Our rapid disease mapping surveillance across 8 schools, currently augments district-level information of the NCP, critically revising scientific appraisals concerning the previous absence of intestinal schistosomiasis , and better demonstrates the newly defined endemicity of intestinal schistosomiasis along the Mangochi District shoreline. When taken as a whole, we judge that there is now sufficient evidence to notify that an outbreak of intestinal schistosomiasis is occurring. This has immediate bearing on the health of the local populace and tourists who may visit here, as well as, in health advice or diagnostic testing undertaken in local or international medical clinics presently unaware of this new risk of intestinal schistosomiasis.
<please insert Fig. 3 near here>
In terms of environmental surveillance, it is worthy to note that the lake is undergoing ecological change, most easily seen with lake level changes through time, see Fig. 3. Its dynamic shoreline and lake level are manifest, perhaps creating new habitats for B. pfeifferi to colonize and or were facilitating collection of this snail in locations previously too deep to be retrieved by hand. The dispersion of this snail, a keystone species for S. mansoni, like in Senegal  or in Ethiopia , is a critical epidemiological driver of intestinal schistosomiasis transmission. We therefore recommend increased vigilance for B. pfeifferi, especially along the lake’s eastern shores and in downstream locations on the Shire River, with additional epidemiological inspections of adjacent schools and communities. This will better gauge the full footprint of intestinal schistosomiasis with newly recognized environmental opportunities for associated transmission.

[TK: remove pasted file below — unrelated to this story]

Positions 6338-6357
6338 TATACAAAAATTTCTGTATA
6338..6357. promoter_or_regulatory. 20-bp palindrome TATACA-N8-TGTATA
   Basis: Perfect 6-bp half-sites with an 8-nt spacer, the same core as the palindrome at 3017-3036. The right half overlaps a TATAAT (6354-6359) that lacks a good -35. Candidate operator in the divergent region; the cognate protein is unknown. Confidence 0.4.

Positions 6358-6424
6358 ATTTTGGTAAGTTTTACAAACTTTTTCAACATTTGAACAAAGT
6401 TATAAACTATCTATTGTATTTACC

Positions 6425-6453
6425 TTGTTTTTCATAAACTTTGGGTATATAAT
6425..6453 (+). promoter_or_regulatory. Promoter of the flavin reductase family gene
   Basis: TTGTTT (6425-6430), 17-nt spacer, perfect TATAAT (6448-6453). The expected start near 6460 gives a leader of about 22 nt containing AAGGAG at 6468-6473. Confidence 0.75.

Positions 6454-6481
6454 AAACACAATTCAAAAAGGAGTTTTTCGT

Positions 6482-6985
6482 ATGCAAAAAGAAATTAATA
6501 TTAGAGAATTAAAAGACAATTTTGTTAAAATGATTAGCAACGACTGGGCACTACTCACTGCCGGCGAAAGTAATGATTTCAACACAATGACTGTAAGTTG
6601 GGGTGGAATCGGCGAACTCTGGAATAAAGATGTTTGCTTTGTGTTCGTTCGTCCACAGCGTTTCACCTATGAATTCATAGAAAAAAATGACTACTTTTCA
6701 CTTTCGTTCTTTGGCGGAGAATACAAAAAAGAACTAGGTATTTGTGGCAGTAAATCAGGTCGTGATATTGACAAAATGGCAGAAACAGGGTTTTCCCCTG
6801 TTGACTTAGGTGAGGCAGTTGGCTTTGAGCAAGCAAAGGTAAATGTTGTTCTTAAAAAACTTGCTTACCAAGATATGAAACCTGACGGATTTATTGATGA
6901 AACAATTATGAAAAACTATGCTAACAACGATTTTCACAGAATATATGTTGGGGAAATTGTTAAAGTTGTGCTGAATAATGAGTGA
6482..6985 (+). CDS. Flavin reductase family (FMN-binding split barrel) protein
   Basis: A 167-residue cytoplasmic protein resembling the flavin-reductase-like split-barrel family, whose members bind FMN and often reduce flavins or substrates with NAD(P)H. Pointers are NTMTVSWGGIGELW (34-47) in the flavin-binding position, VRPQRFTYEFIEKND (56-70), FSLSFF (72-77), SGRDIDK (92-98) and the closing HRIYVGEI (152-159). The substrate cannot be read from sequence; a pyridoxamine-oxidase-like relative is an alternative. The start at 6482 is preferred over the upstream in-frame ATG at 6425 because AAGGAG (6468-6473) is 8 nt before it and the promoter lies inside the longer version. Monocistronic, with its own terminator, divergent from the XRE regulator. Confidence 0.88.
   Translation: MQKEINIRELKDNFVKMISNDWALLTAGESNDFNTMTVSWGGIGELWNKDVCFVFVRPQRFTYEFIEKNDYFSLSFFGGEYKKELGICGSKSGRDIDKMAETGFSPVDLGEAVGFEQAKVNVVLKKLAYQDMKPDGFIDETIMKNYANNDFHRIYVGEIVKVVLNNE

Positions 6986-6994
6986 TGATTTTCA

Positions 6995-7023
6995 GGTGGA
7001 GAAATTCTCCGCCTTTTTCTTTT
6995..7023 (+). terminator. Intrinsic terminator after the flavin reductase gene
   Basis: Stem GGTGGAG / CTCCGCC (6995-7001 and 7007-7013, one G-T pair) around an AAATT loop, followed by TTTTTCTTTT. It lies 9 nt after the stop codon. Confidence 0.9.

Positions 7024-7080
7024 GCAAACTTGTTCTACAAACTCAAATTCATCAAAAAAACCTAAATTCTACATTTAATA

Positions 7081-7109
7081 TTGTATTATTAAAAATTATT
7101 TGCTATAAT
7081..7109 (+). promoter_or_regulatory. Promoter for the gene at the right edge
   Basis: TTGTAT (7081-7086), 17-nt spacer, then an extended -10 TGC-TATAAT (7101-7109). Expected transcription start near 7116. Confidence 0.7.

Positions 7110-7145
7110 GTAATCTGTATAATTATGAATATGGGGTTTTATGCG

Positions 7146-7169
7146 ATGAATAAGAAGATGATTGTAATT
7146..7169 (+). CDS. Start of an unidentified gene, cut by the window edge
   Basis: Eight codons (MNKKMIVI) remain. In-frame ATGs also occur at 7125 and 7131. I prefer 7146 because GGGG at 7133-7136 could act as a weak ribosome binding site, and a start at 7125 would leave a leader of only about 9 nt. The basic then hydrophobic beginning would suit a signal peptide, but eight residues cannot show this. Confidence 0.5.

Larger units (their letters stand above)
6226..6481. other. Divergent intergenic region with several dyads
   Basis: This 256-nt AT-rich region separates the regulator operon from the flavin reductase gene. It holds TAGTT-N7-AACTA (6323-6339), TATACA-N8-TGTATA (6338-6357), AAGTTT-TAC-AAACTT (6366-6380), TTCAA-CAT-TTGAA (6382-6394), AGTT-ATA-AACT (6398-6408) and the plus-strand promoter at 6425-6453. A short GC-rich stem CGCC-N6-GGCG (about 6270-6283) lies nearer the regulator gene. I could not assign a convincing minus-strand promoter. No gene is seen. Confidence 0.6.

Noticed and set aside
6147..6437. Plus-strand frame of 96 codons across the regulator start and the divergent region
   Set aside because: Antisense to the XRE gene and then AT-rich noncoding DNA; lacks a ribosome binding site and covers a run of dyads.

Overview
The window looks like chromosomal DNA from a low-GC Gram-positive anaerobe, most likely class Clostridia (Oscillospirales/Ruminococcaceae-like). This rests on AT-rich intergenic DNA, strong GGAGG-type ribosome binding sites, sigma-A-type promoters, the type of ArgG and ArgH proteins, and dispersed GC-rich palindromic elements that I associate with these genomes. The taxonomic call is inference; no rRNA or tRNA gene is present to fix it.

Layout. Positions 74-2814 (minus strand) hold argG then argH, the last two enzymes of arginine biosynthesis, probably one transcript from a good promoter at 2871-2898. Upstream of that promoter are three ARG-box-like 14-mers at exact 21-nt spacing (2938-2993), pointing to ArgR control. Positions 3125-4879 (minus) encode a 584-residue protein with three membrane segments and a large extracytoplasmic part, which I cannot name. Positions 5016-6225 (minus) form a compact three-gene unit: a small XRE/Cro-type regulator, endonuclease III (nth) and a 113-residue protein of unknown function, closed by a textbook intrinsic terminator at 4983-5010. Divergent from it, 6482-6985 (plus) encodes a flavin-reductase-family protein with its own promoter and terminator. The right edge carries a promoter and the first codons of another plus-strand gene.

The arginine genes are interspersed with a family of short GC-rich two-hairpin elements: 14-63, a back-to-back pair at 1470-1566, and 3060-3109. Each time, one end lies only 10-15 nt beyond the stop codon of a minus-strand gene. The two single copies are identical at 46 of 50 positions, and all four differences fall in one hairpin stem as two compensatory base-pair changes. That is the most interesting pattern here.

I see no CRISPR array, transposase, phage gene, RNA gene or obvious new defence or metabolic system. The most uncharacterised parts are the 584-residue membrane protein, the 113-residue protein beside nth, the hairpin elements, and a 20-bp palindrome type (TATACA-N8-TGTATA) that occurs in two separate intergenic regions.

Control of schistosomiasis needs a multisectoral approach and it is often debated how control tactics should be changed  or better tailored to aquatic environments . To respond to this outbreak of intestinal schistosomiasis, we propose that current MDA efforts should be intensified, adopting biannual treatment cycles in schools, which has been successfully implemented elsewhere , alongside expanded access to praziquantel for all community members with intestinal schistosomiasis, in need of regular treatment throughout the year . From recent surveys of adult fishermen who have urogenital schistosomiasis, making specific reference to male genital schistosomiasis, co-infection with S. mansoni has been noted alongside re-infections within a calendar year [20, 21]. To augment MDA and community-access to praziquantel, it is important to strengthen health education and outreach with suitable WASH interventions [20, 22], better appropriate to this lakeshore setting, noting that even focal application of molluscicides is inappropriate , given this lake’s global importance in biodiversity.